Waiting…waiting… our kitten is waiting for something–anything–to fall off the Christmas tree. My younger years were spent waiting: my first doll, bra, period, date, license, car, job, apartment, lover, and love. I waited for what was coming and ignored the ordinary days. I missed much in front of my face. Maybe that’s why many memories are a blur. Waiting built my excitement. Waiting created markers for my growing years. But waiting built expectations that were too often more exciting than the actual experience.
One bonus about aging is that we don’t have time to wait. We can’t waste a moment waiting for life to happen. Every morning we flex our fingers, pump our legs, and set our feet on the floor. We live the in-between moments, the dots connecting those special days. Although our eyesight is fuzzy and we don’t like driving at night, we don’t really miss much in front of our faces. We anticipate each day, knowing that life is what life is.
Our challenge is to embrace the ordinary days, painful days, and empty days as we do the special joys. On a ski trip in Taos, New Mexico, I bought a locally-crafted mug from the yummy breakfast place Gutiz. The manager pointed out the artist’s mistake in its painted print: “Live to its Fullest Life.” This clunky wording makes the message worth remembering!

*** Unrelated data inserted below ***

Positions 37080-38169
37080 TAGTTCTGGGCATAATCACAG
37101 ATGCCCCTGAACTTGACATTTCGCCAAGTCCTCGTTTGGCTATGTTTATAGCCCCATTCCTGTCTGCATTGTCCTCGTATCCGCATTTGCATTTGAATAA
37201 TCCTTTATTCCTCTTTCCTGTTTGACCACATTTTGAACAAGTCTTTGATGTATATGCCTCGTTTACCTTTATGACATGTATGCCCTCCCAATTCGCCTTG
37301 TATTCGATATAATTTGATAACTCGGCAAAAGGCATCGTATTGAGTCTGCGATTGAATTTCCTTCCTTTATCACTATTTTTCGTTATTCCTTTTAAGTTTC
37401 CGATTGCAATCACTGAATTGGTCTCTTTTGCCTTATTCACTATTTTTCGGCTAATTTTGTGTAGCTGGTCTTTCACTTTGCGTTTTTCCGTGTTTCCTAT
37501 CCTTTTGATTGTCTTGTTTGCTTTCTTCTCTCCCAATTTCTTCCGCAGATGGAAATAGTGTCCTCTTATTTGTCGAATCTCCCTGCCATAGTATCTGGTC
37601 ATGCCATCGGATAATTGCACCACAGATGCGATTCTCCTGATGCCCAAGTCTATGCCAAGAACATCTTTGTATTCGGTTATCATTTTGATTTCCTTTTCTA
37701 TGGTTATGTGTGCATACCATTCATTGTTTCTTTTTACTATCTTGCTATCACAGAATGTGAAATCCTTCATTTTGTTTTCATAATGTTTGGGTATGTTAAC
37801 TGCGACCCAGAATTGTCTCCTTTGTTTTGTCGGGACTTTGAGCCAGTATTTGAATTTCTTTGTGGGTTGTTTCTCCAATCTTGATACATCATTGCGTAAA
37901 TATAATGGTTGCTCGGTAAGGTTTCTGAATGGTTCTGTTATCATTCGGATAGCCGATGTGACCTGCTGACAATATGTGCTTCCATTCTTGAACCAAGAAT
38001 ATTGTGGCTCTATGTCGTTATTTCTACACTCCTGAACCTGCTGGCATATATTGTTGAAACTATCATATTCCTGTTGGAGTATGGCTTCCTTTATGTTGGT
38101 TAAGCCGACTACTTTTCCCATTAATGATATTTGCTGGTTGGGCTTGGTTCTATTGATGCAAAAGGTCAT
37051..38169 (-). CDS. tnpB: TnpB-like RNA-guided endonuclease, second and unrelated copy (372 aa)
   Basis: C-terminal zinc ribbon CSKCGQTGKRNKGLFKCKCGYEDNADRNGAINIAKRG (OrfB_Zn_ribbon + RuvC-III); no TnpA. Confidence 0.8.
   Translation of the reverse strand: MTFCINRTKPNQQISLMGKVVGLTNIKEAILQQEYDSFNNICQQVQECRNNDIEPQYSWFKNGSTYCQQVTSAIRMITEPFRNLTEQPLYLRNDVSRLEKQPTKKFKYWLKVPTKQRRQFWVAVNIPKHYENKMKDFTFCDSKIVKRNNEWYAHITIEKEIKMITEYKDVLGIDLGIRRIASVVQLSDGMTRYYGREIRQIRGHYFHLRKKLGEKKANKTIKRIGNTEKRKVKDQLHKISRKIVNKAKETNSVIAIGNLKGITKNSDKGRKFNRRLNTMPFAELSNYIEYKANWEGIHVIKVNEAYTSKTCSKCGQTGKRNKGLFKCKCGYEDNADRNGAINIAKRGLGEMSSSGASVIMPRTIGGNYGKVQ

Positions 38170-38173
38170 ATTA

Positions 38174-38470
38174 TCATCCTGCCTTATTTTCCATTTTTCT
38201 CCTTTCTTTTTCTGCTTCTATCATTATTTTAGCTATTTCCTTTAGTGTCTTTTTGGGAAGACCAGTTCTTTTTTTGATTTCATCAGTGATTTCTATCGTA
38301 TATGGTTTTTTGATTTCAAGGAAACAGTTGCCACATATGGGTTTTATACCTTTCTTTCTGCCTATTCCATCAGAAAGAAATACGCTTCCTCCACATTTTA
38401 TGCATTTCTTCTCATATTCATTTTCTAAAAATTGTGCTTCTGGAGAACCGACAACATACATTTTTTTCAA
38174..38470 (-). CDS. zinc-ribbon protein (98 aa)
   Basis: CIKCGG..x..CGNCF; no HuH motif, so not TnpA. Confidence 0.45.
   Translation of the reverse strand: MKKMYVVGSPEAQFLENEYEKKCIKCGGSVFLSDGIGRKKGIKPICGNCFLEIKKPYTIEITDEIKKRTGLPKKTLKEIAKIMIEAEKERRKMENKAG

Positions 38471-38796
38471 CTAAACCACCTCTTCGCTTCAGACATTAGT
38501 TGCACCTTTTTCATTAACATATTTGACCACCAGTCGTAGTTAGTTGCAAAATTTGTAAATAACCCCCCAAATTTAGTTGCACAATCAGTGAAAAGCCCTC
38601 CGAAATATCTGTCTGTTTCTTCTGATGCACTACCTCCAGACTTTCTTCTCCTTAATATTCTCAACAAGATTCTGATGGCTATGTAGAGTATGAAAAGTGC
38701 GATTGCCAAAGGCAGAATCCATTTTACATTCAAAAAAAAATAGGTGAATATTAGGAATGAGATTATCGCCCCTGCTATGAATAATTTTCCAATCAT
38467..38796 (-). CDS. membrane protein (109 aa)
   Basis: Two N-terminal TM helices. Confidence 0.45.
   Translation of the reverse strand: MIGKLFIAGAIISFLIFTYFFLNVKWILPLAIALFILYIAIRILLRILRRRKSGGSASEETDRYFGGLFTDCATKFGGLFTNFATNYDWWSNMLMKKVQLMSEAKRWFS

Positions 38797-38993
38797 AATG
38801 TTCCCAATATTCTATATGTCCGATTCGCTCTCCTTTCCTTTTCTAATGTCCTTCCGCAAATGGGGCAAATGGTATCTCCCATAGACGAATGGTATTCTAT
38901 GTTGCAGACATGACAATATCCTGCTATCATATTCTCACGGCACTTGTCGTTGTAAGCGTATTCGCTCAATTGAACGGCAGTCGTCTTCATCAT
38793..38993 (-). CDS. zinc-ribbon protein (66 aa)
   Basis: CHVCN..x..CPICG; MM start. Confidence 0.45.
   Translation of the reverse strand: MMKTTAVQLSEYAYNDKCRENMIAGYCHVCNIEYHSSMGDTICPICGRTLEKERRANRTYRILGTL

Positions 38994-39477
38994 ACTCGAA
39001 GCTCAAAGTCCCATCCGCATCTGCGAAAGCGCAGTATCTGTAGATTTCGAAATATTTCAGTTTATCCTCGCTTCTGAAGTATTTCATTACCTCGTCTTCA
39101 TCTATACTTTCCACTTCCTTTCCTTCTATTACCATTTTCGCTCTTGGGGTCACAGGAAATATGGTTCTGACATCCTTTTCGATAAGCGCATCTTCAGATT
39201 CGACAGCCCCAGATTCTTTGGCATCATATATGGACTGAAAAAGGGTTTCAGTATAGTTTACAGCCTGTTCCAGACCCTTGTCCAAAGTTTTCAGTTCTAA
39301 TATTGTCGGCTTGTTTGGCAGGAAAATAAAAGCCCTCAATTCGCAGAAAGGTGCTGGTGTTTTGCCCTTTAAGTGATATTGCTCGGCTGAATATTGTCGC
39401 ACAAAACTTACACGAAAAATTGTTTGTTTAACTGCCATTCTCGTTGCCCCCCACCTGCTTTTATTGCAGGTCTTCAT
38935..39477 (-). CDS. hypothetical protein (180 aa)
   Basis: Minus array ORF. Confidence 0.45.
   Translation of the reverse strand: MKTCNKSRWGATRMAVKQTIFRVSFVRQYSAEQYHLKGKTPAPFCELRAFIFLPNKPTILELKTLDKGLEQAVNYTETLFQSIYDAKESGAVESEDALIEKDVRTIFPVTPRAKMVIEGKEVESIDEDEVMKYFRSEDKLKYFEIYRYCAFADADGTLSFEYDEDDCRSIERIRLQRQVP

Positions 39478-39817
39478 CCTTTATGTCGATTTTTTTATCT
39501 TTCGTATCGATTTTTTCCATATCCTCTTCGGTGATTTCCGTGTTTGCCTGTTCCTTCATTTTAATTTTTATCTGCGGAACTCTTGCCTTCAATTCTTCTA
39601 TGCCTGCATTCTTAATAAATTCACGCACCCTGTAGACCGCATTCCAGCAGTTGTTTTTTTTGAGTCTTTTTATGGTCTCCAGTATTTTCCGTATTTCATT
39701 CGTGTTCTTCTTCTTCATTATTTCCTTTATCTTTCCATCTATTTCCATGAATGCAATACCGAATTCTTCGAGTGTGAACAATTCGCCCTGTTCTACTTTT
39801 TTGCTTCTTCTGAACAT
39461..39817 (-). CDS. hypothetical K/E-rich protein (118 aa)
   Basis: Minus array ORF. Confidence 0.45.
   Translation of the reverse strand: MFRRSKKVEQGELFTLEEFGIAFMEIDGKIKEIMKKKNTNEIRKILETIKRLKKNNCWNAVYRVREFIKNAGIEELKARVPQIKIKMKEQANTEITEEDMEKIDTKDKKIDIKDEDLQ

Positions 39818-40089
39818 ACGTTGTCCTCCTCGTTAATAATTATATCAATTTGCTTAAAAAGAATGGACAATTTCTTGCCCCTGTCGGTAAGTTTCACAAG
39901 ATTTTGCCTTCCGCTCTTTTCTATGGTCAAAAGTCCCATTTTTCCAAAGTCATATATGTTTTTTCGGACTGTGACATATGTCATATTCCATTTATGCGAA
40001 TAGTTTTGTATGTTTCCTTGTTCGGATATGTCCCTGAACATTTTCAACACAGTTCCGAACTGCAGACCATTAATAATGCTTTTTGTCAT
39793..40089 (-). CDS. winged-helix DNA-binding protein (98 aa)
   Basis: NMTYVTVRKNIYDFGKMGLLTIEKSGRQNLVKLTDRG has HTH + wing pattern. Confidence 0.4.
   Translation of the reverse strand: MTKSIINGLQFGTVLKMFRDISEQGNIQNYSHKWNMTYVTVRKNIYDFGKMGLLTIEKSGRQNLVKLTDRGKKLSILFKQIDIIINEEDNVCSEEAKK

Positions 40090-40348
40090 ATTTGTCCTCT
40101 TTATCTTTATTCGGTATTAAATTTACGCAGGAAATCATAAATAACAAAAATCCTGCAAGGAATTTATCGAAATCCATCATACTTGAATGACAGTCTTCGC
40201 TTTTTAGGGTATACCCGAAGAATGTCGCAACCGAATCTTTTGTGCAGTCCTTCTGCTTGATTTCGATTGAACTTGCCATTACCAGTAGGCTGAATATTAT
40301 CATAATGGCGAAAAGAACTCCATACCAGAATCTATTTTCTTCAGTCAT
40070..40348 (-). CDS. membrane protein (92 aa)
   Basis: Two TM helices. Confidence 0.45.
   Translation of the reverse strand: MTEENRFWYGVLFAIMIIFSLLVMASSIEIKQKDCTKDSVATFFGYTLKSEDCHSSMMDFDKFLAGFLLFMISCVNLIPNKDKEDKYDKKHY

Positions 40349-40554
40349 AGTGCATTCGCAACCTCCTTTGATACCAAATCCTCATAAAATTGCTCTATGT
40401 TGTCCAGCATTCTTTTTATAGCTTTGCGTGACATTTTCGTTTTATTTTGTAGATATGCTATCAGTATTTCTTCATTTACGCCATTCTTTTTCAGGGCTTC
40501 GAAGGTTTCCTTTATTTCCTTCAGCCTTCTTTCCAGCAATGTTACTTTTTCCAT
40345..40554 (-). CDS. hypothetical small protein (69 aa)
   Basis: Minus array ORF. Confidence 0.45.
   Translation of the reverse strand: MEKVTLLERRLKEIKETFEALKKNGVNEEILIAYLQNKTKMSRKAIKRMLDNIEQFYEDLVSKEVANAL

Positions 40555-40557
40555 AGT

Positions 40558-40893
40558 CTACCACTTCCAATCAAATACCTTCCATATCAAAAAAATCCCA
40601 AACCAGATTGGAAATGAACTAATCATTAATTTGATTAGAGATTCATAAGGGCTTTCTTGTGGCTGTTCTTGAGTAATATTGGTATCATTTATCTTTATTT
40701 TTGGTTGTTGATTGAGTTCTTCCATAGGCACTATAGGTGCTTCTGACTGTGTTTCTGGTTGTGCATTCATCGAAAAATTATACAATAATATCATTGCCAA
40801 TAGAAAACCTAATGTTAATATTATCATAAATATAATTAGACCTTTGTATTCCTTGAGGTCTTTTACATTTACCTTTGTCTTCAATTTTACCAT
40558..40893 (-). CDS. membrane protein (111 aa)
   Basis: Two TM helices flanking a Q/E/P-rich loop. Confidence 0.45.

But when we’re hit with severe tragedy and pain, how can we live fully? What a stupid message when our minds and emotions weep, when we’re emptied and immobile. Years ago, I was broken into shards when my former husband announced, “I want a divorce.” I huddled in a corner, hitting my head against a wall of our empty home. After days of vacuous living, a wise friend sat me down. “You’ve shattered. And like clay, you can be reformed, remolded, re-glued. Day by day, choose a flower that fell from your brokenness or pick a new one, one you’ve been longing for. You have the chance to rearrange the blooms and buds of your life any way you want.” I began to pray and found wisdom from within the devastation of my life. Slowly, I put myself together. That “stupid message” was still meaningful.